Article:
• Auto-ignition temperature is the minimum temperature required to initiate the combustion reaction of fuel-oxidiser mixture in the absence of an external source of ignition.
  • Blow-down is a process where the storage pressure decreases with time during a leak.
  • Blow-off is the flame extinguishment at a high velocity without a lift-off.
  • Blow-out is the flame extinguishment at high velocity with a lift-off.
  • Blow-out limit is a fuel flow velocity limit beyond which a lifted flame blows out.
  • Bonfire test is a test for the tank venting through the non-reclosing TPRD and not failing when exposed to a bonfire of 20 minutes duration.
  • Brush discharge is a discharge between a charged insulator and a conducting earthed point.
  • Catastrophic rupture is that gaseous hydrogen from a high-pressure storage container before its walls are weakened by high temperatures.
  • Cell size is the parameter that characterises the detonation sensitivity of a hydrogen-air mixture.
  • Corona discharge is a silent, usually continuous, discharge with a current but without a plasma channel.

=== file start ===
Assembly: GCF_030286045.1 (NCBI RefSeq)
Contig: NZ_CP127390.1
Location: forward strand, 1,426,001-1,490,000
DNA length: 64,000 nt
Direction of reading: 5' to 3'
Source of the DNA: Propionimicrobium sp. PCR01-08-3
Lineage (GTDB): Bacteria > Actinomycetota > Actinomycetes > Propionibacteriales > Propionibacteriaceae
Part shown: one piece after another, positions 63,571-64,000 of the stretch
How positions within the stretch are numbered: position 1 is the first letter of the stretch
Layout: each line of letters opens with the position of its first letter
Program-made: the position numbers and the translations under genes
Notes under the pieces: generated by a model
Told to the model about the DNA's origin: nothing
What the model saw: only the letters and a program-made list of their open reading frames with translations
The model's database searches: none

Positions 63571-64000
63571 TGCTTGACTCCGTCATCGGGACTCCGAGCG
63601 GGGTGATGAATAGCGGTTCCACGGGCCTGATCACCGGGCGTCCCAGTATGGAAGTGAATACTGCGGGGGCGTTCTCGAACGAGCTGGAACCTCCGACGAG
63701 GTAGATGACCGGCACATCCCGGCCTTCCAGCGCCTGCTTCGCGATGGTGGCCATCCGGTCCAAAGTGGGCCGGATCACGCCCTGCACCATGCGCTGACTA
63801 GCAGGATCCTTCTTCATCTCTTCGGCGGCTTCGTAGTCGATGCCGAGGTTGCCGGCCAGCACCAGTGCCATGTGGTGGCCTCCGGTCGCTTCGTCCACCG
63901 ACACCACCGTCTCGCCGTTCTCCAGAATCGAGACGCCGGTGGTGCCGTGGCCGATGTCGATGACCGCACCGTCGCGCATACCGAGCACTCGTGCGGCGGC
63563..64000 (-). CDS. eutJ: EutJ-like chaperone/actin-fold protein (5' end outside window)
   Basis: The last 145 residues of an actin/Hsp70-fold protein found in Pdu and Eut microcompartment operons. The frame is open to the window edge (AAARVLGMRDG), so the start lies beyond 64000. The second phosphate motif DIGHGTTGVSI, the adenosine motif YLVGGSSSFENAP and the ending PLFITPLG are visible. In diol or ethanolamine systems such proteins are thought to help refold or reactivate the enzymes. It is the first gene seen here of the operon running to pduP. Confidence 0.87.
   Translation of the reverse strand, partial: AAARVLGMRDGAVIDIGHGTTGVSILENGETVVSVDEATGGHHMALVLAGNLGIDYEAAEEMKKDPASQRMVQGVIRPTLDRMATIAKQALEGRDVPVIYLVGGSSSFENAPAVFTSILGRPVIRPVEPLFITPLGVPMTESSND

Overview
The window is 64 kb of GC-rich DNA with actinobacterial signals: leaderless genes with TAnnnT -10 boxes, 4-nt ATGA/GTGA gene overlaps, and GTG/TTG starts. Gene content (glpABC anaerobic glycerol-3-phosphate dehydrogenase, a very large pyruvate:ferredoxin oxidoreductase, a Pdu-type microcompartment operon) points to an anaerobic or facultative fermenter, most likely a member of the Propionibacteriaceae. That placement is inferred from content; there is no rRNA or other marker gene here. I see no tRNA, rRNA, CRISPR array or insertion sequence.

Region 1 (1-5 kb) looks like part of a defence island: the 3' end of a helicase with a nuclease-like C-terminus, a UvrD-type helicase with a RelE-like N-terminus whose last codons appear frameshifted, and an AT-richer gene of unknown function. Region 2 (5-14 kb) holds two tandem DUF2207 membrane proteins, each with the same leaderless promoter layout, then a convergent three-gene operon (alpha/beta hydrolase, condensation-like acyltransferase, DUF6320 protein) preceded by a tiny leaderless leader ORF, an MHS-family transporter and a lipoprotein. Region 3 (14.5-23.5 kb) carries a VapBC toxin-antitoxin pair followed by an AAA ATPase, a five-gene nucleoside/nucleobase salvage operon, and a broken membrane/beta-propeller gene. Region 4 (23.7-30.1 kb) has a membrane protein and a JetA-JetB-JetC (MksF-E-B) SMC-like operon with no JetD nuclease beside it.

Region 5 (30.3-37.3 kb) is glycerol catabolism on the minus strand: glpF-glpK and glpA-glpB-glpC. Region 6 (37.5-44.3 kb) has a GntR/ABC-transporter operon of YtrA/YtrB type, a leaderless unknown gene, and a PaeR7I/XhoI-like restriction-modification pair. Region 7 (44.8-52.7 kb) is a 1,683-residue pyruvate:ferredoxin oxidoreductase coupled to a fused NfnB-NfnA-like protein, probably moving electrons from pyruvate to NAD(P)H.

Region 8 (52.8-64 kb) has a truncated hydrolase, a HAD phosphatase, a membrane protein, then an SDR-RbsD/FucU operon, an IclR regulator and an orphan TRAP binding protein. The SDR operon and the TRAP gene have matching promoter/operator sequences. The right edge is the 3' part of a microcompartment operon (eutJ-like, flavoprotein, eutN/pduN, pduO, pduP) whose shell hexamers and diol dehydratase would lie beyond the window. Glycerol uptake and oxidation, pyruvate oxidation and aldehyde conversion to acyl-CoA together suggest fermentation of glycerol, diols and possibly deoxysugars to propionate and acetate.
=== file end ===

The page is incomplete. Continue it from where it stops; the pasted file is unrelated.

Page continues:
• Deflagration is a term to describe ‘to burn down’, which is subsonic combustion propagating through heat transfer; hot burning material heats the next layer of cold material and ignites it.Itis the process following the weak ignition in a combustible mixture, which propagates at a subsonic speed into fresh, unburned mixture.
  • Detonation is the phenomenon of combustion zone propagating at the velocity higher than the speed of sound (supersonic) in the unreacted mixture. It is the worst case of accidental hydrogen combustion.
  • Drop-back is the reattachment to the nozzle of a lifted flame by a decrease of lift-off velocity.
  • Effective diameter is the jet diameter at the location where expansion down to 1 bar takes place, in an under-expanded jet.
  • Expanded jet is the jet with a pressure at the nozzle exit equal to atmospheric pressure.